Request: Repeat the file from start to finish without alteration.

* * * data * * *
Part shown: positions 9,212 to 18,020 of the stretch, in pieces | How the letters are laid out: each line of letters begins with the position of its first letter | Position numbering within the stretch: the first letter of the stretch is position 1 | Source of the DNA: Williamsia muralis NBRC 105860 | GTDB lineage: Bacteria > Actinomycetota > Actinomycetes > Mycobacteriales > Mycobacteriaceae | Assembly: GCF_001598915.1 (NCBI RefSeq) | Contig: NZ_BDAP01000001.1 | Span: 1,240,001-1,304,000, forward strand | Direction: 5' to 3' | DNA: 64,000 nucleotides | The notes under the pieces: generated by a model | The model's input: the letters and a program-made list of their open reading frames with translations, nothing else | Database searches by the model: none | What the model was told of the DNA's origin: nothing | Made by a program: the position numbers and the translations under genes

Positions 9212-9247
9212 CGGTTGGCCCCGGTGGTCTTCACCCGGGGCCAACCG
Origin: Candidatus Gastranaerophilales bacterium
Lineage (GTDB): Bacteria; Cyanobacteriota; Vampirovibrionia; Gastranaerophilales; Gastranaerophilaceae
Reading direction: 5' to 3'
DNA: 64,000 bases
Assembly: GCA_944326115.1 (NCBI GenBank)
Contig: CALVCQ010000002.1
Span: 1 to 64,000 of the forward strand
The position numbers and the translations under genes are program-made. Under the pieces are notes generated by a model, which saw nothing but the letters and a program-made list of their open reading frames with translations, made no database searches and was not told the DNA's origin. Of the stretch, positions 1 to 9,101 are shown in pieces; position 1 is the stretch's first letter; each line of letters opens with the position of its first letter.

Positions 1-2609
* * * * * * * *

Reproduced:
Part shown: positions 9,212 to 18,020 of the stretch, in pieces | How the letters are laid out: each line of letters begins with the position of its first letter | Position numbering within the stretch: the first letter of the stretch is position 1 | Source of the DNA: Williamsia muralis NBRC 105860 | GTDB lineage: Bacteria > Actinomycetota > Actinomycetes > Mycobacteriales > Mycobacteriaceae | Assembly: GCF_001598915.1 (NCBI RefSeq) | Contig: NZ_BDAP01000001.1 | Span: 1,240,001-1,304,000, forward strand | Direction: 5' to 3' | DNA: 64,000 nucleotides | The notes under the pieces: generated by a model | The model's input: the letters and a program-made list of their open reading frames with translations, nothing else | Database searches by the model: none | What the model was told of the DNA's origin: nothing | Made by a program: the position numbers and the translations under genes

Positions 9212-9247
9212 CGGTTGGCCCCGGTGGTCTTCACCCGGGGCCAACCG
Origin: Candidatus Gastranaerophilales bacterium
Lineage (GTDB): Bacteria; Cyanobacteriota; Vampirovibrionia; Gastranaerophilales; Gastranaerophilaceae
Reading direction: 5' to 3'
DNA: 64,000 bases
Assembly: GCA_944326115.1 (NCBI GenBank)
Contig: CALVCQ010000002.1
Span: 1 to 64,000 of the forward strand
The position numbers and the translations under genes are program-made. Under the pieces are notes generated by a model, which saw nothing but the letters and a program-made list of their open reading frames with translations, made no database searches and was not told the DNA's origin. Of the stretch, positions 1 to 9,101 are shown in pieces; position 1 is the stretch's first letter; each line of letters opens with the position of its first letter.

Positions 1-2609